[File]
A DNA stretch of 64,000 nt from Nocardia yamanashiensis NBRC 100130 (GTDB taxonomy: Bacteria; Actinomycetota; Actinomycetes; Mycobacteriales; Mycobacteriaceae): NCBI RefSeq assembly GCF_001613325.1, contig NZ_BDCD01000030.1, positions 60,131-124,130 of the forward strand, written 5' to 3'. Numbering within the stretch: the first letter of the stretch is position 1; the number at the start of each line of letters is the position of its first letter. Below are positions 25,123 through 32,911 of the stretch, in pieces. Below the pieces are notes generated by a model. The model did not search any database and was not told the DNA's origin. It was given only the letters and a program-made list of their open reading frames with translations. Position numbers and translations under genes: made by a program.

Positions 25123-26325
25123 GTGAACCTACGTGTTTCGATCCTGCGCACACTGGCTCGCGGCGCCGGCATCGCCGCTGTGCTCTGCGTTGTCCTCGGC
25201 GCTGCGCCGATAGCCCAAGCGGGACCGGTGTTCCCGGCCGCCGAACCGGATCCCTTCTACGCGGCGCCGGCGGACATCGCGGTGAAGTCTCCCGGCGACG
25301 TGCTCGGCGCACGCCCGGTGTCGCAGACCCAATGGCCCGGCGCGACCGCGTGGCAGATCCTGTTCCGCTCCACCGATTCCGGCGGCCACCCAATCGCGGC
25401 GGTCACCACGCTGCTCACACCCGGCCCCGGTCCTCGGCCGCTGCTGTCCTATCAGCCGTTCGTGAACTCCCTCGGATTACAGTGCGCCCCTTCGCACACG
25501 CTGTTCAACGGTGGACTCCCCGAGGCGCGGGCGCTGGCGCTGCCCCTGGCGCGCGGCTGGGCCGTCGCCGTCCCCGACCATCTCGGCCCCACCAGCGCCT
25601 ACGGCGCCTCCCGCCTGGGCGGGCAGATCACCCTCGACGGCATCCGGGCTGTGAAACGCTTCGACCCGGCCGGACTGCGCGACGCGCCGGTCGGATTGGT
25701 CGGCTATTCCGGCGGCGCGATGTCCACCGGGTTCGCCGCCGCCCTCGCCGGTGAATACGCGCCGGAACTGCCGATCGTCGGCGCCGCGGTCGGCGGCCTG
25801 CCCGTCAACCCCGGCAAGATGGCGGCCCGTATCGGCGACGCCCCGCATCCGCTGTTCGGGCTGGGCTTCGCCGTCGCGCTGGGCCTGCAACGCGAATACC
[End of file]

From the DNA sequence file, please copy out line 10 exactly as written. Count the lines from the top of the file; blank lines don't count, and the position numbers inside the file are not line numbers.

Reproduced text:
25801 CCCGTCAACCCCGGCAAGATGGCGGCCCGTATCGGCGACGCCCCGCATCCGCTGTTCGGGCTGGGCTTCGCCGTCGCGCTGGGCCTGCAACGCGAATACC